Tuesday, 24 February 2009

A New Weapon against Aspergillosis

Wax Moth
People suffering from an aspergillosis infection are treated with drugs designed to stop or kill the invading fungus i.e. antifungal drugs. If the drug stops growth of the fungus but does not eradicate the infection completely (which is what most current antifungal drugs do to Aspergillus) then conditions favour the development of resistance to that drug. Unfortunately there are signs of resistance to the antifungal drugs developing, so alternative antifungal drugs are sometimes needed but of course ultimately resistance could develop to those as well - a different approach is needed.

Researchers in this recent paper have been working on the possibility of finding new targets for attacking the fungus and have described one hopeful candidate - the heat shock protein (hsp), a family of proteins found in most living things. This protein is thought to be involved in how a fungus fights off the stress of attack by an antifungal drug, so if it can be stopped from working then the fungus should be less able to fight off attack. In the study they used inhibitors of hsp90 in combination with antifungals to test if an Aspergillus infection can be completely removed. Antifungal or heat shock protein inhibitor on their own failed to prevent death of the moth larvae, but when used together they had 100% success, which is very good news!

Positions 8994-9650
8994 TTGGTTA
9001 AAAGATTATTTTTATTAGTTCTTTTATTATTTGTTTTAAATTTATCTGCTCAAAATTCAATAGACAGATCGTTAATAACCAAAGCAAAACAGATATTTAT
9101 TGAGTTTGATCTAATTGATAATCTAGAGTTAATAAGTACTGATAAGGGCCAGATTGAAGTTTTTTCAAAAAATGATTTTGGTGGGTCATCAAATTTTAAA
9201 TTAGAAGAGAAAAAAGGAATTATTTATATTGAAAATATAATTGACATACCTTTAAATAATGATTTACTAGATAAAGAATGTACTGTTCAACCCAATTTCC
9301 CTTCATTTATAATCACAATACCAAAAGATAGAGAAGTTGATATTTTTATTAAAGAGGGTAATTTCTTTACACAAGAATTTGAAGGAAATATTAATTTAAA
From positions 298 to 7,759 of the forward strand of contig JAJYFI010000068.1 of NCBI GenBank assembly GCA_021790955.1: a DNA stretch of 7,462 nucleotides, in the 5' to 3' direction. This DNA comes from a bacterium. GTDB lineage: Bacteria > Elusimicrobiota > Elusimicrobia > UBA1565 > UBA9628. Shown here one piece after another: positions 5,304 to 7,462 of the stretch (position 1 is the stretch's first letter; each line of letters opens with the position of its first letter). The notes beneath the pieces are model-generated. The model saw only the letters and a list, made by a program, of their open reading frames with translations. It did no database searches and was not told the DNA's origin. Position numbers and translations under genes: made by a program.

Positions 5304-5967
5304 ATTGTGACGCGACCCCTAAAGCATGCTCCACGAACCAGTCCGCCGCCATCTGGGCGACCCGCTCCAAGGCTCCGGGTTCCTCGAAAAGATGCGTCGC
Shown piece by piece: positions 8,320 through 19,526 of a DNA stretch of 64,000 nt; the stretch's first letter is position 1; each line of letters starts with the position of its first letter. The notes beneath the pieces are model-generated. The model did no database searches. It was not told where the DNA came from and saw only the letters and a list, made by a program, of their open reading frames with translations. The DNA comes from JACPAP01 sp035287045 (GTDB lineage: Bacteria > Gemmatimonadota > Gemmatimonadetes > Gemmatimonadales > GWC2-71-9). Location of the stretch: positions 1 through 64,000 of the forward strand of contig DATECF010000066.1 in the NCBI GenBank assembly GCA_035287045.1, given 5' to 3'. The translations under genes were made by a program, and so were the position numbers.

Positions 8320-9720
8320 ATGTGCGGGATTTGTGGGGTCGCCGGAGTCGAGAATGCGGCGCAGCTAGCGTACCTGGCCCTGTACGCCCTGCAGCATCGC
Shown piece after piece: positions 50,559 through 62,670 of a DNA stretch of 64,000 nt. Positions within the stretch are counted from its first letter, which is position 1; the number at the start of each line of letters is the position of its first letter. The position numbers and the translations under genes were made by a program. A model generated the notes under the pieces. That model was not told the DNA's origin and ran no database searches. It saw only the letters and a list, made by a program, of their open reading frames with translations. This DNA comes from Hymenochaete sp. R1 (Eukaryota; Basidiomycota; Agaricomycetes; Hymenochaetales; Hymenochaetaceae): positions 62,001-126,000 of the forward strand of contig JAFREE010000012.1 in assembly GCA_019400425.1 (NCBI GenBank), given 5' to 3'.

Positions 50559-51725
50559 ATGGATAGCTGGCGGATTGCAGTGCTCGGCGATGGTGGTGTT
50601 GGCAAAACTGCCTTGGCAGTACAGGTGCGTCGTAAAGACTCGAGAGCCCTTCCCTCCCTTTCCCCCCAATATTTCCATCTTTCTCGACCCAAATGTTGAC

In the words of the author
"Harnessing Hsp90 provides a much-needed strategy for improving the treatment of fungal disease because it enhances the efficacy of existing antifungals, blocks the emergence of drug resistance, and exerts broad- spectrum activity against diverse fungal pathogens."

Unfortunately there is a snag - the heat shock protein inhibitors currently in use will also inhibit human and mouse heat shock proteins, therefore they are toxic for use in either mouse or human. The experiments described above used an insect model (greater wax moth (Galleria mellonella) larvae) to demonstrate the principle as the hsp inhibitors used were not toxic to the moth - presumably because moth hsp90 is different enough from fungal hsp90 to avoid being inhibited!

Further progress requires the development of heat shock protein inhibitors that are specific enough to ignore human heat shock proteins while attacking fungal heat shock proteins. A large grant has been awarded to the researchers to do exactly that.

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